Math 5251: Error-correcting codes, finite fields, algebraic curves
Spring 2018: Professor Andrew Odlyzko
Classes: MW 4:00 - 5:15, in Lind 217 (not Vincent 217, as initially stated)
Office Vincent Hall 511
Office hours: Mon 5:30 - 7:00, Tue 2:00 - 5:30, and by appointment. However, always check this web page
before coming over, as on some days the hours may be restricted.
Textbook: "The Mathematics of Coding: Information,
Compression, Error Correction, and Finite Fields" by Paul Garrett.
An electronic copy can be downloaded freely and legally from the author's
If you would like a hard copy, please print this one out, or else buy a used
copy. (This book has not been revised recently, so recent used copies will
be fine. The book is out of print, so there are no brand new copies to purchase.)
Please note that some corrections are available at
You might find useful two books that are available
freely (and legally) online,
A Computational Introduction to Number Theory and Algebra, and
Notes on Coding Theory.
Computer algebra systems (very helpful, but not essential and not required): Maple, Mathematica,
available in Math computer labs, and also (for CSE undergrads) for free downloads at
CSE Labs. One can also do well with the freely
available Web-based Wolfram Alpha, or other systems.
A calculator is advisable, even if you use a computer
algebra system, to reduce the tedium of computations.
Tests: No final, but a term paper (described below) and three 75-minute in-class mid-terms on Wed Feb 14, Wed Mar 28, and Wed May 2 (last class day).
Weekly homework assignments (usually, excluding mid-term days), due (usually) on Wednesdays, first one (a small one) due Jan 24.
Will be posted by the preceding Friday, and will (usually) cover material through the preceding Wednesday.
Always due at the beginning of a class, late homeworks will not be accepted.
If you can't make it to class, you can leave your homework in
my mailbox in Vincent 107, or email it to me (in either typeset or scanned form, in either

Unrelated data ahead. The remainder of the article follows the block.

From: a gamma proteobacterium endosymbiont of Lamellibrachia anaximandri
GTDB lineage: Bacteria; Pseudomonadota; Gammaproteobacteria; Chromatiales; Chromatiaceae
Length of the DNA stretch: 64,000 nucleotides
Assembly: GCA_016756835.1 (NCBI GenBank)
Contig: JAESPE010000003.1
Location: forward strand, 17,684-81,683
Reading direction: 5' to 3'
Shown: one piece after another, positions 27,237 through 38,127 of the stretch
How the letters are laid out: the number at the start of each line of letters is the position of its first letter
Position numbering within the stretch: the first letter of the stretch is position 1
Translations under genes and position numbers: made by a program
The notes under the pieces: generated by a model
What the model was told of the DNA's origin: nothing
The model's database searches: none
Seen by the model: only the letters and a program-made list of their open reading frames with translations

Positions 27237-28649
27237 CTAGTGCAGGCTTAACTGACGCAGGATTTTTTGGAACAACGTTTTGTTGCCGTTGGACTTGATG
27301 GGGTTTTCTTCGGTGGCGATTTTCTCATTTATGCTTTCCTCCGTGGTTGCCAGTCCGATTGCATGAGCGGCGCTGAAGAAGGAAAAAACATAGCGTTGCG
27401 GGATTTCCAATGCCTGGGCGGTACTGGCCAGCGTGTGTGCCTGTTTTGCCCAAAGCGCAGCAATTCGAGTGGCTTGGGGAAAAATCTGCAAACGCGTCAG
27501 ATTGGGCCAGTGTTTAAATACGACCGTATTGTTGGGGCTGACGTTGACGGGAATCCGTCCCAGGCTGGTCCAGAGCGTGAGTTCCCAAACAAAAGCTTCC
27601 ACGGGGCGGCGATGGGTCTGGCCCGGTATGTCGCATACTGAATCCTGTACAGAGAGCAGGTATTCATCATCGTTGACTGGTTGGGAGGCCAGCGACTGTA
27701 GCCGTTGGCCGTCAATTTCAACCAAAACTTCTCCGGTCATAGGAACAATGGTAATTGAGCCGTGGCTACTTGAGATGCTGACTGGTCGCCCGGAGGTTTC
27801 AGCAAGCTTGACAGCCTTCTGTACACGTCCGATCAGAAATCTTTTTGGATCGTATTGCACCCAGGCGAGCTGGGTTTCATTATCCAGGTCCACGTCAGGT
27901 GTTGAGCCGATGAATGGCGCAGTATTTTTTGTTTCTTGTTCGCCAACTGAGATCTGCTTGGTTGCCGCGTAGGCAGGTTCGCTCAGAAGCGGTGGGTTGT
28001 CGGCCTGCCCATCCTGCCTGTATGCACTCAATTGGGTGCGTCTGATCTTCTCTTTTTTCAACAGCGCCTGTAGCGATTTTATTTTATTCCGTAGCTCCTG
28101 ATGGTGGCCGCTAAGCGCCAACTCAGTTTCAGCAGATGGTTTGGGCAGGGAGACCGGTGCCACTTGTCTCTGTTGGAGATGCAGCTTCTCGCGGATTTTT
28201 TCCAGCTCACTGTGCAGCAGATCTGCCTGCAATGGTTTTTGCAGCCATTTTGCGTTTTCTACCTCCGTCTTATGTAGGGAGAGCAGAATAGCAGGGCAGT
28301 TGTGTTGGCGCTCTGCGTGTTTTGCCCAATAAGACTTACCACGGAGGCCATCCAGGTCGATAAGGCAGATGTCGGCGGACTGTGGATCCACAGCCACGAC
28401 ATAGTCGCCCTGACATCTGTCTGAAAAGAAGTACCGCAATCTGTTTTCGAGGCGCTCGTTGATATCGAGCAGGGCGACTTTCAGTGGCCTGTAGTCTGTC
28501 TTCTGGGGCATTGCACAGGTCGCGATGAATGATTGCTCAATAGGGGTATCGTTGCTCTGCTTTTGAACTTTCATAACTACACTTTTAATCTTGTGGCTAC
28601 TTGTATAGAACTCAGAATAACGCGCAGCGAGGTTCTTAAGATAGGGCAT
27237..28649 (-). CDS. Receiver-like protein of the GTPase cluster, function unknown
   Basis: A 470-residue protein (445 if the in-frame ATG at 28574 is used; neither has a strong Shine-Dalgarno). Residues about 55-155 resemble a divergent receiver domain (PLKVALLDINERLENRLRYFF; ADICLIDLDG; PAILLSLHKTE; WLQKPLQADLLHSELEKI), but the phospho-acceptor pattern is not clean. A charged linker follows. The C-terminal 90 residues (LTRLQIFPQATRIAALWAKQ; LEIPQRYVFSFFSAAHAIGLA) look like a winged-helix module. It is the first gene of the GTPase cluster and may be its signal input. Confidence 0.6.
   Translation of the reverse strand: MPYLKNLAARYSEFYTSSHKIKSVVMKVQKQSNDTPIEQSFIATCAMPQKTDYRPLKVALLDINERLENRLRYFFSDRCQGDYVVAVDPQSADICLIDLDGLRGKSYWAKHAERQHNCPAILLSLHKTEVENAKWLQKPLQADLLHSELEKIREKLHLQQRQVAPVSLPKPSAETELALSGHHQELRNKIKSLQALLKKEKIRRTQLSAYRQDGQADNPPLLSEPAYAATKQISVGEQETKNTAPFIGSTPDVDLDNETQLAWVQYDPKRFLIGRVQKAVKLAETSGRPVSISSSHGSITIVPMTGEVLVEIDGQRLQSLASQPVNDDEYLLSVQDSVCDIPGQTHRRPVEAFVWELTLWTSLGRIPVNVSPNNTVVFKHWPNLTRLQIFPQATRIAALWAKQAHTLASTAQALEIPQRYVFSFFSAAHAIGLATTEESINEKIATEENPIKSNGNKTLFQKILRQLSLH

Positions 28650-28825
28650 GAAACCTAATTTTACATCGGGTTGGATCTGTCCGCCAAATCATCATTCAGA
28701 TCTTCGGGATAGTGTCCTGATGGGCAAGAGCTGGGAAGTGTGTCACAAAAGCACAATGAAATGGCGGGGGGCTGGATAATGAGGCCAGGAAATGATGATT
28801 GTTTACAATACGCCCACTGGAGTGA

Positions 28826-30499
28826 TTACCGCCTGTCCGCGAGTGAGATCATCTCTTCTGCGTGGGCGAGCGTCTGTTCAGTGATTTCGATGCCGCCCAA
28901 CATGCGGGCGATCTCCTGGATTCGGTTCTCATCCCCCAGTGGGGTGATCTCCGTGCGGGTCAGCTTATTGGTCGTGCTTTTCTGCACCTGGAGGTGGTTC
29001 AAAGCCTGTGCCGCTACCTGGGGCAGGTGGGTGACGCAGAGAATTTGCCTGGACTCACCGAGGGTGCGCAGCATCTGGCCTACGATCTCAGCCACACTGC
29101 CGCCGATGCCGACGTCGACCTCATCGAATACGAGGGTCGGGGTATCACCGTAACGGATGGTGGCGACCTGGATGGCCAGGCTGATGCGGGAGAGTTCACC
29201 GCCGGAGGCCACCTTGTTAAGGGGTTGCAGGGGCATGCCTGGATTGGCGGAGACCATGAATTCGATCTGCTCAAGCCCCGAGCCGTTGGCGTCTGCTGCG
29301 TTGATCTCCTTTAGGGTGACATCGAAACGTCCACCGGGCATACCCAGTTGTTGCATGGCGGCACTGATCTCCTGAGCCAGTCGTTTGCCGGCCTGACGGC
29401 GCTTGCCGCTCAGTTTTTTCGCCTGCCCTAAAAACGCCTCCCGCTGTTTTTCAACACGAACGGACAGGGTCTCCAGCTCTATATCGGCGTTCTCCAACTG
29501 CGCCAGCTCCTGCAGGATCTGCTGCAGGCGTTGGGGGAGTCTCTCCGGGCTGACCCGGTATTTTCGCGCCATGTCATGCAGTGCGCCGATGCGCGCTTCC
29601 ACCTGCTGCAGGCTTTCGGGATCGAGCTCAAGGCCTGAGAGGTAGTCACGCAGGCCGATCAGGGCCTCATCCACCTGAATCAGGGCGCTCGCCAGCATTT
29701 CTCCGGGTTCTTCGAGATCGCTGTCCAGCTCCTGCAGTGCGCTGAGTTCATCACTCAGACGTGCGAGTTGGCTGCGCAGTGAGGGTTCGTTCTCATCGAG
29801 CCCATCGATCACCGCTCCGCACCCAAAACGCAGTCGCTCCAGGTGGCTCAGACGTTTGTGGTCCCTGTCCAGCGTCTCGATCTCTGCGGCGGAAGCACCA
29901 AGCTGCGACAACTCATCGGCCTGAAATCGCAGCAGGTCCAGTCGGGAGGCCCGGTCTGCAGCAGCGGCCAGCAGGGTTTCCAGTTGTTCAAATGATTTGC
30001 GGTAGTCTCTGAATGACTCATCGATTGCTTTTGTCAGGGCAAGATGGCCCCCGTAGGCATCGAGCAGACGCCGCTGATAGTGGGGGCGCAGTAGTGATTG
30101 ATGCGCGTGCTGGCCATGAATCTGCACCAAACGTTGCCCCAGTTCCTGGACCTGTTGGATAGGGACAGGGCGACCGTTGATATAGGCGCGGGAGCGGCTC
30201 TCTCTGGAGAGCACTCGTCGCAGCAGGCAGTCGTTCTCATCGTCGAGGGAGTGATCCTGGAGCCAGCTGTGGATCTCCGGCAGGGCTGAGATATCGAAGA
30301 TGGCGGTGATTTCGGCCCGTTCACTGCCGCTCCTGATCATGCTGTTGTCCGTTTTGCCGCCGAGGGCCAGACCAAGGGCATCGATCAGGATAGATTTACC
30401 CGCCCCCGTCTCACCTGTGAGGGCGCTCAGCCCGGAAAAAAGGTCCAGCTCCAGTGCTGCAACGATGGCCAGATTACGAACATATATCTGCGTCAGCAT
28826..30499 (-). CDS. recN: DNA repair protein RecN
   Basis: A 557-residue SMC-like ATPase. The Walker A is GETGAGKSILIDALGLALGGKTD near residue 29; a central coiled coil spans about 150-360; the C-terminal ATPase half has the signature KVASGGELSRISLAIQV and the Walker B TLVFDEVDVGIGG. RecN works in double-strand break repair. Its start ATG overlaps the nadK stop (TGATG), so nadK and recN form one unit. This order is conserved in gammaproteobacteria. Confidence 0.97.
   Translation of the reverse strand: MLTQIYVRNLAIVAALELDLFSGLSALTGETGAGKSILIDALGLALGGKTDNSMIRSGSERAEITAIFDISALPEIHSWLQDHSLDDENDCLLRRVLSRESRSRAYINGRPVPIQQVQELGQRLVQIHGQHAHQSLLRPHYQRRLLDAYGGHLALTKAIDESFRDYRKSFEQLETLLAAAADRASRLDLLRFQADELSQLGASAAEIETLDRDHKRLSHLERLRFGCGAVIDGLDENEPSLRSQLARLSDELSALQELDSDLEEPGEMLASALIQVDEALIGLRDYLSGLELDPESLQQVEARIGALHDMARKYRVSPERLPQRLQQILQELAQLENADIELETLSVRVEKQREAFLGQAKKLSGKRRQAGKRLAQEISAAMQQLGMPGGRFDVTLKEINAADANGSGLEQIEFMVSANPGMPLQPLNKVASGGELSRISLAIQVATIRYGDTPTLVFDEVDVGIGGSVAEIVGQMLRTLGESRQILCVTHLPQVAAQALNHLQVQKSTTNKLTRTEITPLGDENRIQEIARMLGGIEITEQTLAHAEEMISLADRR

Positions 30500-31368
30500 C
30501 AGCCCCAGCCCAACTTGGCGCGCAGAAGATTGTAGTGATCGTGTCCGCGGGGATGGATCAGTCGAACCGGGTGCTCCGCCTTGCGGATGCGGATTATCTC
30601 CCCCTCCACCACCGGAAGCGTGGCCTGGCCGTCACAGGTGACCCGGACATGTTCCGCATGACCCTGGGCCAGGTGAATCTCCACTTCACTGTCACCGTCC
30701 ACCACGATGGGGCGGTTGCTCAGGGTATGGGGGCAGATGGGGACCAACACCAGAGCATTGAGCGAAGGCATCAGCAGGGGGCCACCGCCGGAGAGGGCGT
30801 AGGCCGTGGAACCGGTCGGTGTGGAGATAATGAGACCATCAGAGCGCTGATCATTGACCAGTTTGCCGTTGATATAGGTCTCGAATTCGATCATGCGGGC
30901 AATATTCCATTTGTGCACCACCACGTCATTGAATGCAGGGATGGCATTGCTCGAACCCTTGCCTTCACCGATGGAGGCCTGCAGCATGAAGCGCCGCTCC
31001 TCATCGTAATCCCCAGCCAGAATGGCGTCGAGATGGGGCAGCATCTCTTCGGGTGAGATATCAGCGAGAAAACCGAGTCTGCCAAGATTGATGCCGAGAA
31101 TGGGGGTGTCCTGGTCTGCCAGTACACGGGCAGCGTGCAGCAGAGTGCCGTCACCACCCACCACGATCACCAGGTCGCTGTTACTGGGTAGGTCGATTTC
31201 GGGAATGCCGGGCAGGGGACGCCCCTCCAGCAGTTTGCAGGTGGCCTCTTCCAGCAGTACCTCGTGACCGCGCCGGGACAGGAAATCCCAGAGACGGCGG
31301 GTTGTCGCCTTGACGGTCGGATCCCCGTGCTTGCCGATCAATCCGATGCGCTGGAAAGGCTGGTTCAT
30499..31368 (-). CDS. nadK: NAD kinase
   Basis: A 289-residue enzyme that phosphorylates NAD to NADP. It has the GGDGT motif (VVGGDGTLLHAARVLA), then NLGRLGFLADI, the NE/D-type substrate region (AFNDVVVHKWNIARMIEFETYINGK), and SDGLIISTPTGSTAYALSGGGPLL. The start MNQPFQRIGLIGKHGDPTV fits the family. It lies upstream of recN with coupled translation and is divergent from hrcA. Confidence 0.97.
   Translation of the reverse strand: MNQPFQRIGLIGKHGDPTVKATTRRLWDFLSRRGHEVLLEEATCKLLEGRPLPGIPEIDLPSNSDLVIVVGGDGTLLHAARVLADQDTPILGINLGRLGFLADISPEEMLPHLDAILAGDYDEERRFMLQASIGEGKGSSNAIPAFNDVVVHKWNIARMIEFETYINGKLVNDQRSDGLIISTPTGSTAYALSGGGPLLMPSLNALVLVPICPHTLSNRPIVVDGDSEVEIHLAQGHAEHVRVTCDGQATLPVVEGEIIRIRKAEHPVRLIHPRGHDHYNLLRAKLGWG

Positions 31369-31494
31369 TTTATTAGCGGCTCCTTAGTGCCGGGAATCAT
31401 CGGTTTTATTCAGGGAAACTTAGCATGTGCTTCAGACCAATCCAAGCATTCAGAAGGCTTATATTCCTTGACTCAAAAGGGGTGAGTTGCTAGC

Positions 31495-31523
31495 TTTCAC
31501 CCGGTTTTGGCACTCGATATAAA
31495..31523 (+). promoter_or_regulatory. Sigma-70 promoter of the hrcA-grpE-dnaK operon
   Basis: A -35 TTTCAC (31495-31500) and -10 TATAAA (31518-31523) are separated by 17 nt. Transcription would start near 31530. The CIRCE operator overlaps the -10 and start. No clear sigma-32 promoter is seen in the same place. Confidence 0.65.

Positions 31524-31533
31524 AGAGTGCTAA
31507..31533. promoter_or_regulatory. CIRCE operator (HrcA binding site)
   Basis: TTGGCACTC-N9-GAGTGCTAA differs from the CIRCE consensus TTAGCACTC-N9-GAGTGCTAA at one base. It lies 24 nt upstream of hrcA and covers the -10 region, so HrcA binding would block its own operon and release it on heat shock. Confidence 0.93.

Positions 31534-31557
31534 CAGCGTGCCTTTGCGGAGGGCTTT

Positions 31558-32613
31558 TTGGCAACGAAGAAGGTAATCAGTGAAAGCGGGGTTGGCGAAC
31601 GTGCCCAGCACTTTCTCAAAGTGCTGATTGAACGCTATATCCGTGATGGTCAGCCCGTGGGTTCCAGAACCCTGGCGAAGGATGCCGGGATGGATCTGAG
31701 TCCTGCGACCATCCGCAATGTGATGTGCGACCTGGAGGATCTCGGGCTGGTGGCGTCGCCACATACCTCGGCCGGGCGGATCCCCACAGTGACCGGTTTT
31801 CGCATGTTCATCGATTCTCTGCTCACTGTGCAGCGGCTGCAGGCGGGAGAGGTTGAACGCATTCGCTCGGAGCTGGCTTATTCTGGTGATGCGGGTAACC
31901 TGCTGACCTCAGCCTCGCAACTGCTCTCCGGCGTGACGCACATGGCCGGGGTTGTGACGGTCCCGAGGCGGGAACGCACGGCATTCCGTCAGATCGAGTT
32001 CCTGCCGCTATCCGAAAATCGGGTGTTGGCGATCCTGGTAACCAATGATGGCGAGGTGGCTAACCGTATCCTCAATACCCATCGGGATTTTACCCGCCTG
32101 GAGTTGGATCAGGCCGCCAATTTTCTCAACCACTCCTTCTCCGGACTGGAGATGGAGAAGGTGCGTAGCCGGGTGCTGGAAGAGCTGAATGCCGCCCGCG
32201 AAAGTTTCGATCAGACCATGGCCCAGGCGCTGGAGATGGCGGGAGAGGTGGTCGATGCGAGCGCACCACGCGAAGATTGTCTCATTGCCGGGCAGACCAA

case PDF is preferred).
- phone 612-625-5413
- email: firstname.lastname@example.org (preferred and most reliable method)
Special challenge problems: There will be occasional challenge problems for extra credit.
No collaborations are permitted on those.
- You may work with others on homework
problems, but you have to write up your solutions yourself, in your own words, to show you
understand the arguments.
Solutions to homework problems will be available through this site, usually posted the
evening of the day they are due. However, they will not be
live links, but URLs that you will have to paste into your browser to download (to keep
crawlers from downloading and archiving them). These are for your use only, do not put
them up on any web sites, Facebook pages, etc.
Tests will be open book: you may bring books, notes, and calculators, but no smart
phones, iPads, or other communication devices can be used, and you have to do all the work
Term paper: due Mon May 7, by 11:00 am either via email (PDF format strongly preferred) or in my mail box in Vincent 107.
Each of these problems will be worth some number of points towards the
homework score (with fractional credit for partial solutions).
Suppose that the maximal score on all the regular homeworks is x, and you get y points
on those regular homeworks and z on the extra credit ones. Then your final homework score will be
the minimum of x and y+z.
Grades: homework will count for 30%, term project for 15%, the three tests for 15%, 20%, and 20%, respectively.